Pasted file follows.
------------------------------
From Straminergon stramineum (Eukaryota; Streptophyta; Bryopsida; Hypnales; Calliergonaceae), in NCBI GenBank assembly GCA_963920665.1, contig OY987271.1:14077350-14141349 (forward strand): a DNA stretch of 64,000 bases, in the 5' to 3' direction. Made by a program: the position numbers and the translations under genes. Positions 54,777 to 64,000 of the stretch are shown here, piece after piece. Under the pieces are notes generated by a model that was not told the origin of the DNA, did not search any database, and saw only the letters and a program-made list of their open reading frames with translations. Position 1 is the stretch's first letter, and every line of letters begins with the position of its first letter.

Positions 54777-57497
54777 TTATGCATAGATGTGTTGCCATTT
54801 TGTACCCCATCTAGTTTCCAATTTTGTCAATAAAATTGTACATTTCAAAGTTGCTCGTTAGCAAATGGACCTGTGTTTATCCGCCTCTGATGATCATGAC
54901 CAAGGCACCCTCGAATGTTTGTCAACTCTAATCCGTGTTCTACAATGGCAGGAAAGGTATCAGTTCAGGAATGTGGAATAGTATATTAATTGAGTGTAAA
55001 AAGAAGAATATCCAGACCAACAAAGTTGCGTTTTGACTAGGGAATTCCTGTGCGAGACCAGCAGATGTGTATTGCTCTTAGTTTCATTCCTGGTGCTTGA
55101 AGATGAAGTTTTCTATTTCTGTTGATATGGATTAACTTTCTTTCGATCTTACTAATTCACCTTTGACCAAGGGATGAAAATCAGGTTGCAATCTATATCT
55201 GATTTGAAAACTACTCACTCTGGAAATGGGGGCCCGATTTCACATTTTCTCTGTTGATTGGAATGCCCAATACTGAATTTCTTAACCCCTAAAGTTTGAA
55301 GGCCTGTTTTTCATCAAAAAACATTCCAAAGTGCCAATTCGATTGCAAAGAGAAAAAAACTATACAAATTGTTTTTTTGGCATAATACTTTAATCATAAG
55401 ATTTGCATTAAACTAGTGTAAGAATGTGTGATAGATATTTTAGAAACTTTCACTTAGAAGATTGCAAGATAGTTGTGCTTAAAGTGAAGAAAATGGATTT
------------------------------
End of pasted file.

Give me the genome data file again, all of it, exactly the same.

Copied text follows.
From Straminergon stramineum (Eukaryota; Streptophyta; Bryopsida; Hypnales; Calliergonaceae), in NCBI GenBank assembly GCA_963920665.1, contig OY987271.1:14077350-14141349 (forward strand): a DNA stretch of 64,000 bases, in the 5' to 3' direction. Made by a program: the position numbers and the translations under genes. Positions 54,777 to 64,000 of the stretch are shown here, piece after piece. Under the pieces are notes generated by a model that was not told the origin of the DNA, did not search any database, and saw only the letters and a program-made list of their open reading frames with translations. Position 1 is the stretch's first letter, and every line of letters begins with the position of its first letter.

Positions 54777-57497
54777 TTATGCATAGATGTGTTGCCATTT
54801 TGTACCCCATCTAGTTTCCAATTTTGTCAATAAAATTGTACATTTCAAAGTTGCTCGTTAGCAAATGGACCTGTGTTTATCCGCCTCTGATGATCATGAC
54901 CAAGGCACCCTCGAATGTTTGTCAACTCTAATCCGTGTTCTACAATGGCAGGAAAGGTATCAGTTCAGGAATGTGGAATAGTATATTAATTGAGTGTAAA
55001 AAGAAGAATATCCAGACCAACAAAGTTGCGTTTTGACTAGGGAATTCCTGTGCGAGACCAGCAGATGTGTATTGCTCTTAGTTTCATTCCTGGTGCTTGA
55101 AGATGAAGTTTTCTATTTCTGTTGATATGGATTAACTTTCTTTCGATCTTACTAATTCACCTTTGACCAAGGGATGAAAATCAGGTTGCAATCTATATCT
55201 GATTTGAAAACTACTCACTCTGGAAATGGGGGCCCGATTTCACATTTTCTCTGTTGATTGGAATGCCCAATACTGAATTTCTTAACCCCTAAAGTTTGAA
55301 GGCCTGTTTTTCATCAAAAAACATTCCAAAGTGCCAATTCGATTGCAAAGAGAAAAAAACTATACAAATTGTTTTTTTGGCATAATACTTTAATCATAAG
55401 ATTTGCATTAAACTAGTGTAAGAATGTGTGATAGATATTTTAGAAACTTTCACTTAGAAGATTGCAAGATAGTTGTGCTTAAAGTGAAGAAAATGGATTT